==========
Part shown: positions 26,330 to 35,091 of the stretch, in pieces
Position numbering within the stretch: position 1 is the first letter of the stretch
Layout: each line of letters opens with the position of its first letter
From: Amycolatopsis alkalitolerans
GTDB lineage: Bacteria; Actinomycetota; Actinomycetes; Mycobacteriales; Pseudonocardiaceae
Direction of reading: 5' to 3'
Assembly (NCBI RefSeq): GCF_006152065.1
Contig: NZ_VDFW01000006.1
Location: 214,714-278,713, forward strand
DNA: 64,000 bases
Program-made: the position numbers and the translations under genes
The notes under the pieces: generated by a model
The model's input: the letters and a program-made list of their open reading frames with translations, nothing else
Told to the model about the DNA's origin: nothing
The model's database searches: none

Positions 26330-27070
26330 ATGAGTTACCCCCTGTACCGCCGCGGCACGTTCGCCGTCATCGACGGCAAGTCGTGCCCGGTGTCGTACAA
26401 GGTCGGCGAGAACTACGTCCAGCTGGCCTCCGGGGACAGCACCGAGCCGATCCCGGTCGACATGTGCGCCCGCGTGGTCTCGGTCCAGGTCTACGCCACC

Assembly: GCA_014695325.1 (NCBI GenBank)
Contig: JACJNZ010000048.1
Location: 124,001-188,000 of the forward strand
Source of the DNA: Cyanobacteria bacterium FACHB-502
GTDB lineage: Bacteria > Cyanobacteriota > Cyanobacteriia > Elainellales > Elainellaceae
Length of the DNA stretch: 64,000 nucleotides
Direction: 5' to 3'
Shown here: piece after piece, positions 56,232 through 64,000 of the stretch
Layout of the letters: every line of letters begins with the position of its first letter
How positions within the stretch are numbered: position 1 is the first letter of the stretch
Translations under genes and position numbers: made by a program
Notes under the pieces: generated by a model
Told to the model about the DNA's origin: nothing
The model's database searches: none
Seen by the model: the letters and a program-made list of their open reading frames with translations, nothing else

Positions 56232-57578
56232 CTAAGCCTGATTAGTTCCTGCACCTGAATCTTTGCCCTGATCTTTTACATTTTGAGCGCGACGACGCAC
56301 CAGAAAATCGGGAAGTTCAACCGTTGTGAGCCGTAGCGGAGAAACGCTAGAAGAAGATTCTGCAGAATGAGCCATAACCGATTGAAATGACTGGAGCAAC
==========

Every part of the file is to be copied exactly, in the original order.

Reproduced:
Part shown: positions 26,330 to 35,091 of the stretch, in pieces
Position numbering within the stretch: position 1 is the first letter of the stretch
Layout: each line of letters opens with the position of its first letter
From: Amycolatopsis alkalitolerans
GTDB lineage: Bacteria; Actinomycetota; Actinomycetes; Mycobacteriales; Pseudonocardiaceae
Direction of reading: 5' to 3'
Assembly (NCBI RefSeq): GCF_006152065.1
Contig: NZ_VDFW01000006.1
Location: 214,714-278,713, forward strand
DNA: 64,000 bases
Program-made: the position numbers and the translations under genes
The notes under the pieces: generated by a model
The model's input: the letters and a program-made list of their open reading frames with translations, nothing else
Told to the model about the DNA's origin: nothing
The model's database searches: none

Positions 26330-27070
26330 ATGAGTTACCCCCTGTACCGCCGCGGCACGTTCGCCGTCATCGACGGCAAGTCGTGCCCGGTGTCGTACAA
26401 GGTCGGCGAGAACTACGTCCAGCTGGCCTCCGGGGACAGCACCGAGCCGATCCCGGTCGACATGTGCGCCCGCGTGGTCTCGGTCCAGGTCTACGCCACC

Assembly: GCA_014695325.1 (NCBI GenBank)
Contig: JACJNZ010000048.1
Location: 124,001-188,000 of the forward strand
Source of the DNA: Cyanobacteria bacterium FACHB-502
GTDB lineage: Bacteria > Cyanobacteriota > Cyanobacteriia > Elainellales > Elainellaceae
Length of the DNA stretch: 64,000 nucleotides
Direction: 5' to 3'
Shown here: piece after piece, positions 56,232 through 64,000 of the stretch
Layout of the letters: every line of letters begins with the position of its first letter
How positions within the stretch are numbered: position 1 is the first letter of the stretch
Translations under genes and position numbers: made by a program
Notes under the pieces: generated by a model
Told to the model about the DNA's origin: nothing
The model's database searches: none
Seen by the model: the letters and a program-made list of their open reading frames with translations, nothing else

Positions 56232-57578
56232 CTAAGCCTGATTAGTTCCTGCACCTGAATCTTTGCCCTGATCTTTTACATTTTGAGCGCGACGACGCAC
56301 CAGAAAATCGGGAAGTTCAACCGTTGTGAGCCGTAGCGGAGAAACGCTAGAAGAAGATTCTGCAGAATGAGCCATAACCGATTGAAATGACTGGAGCAAC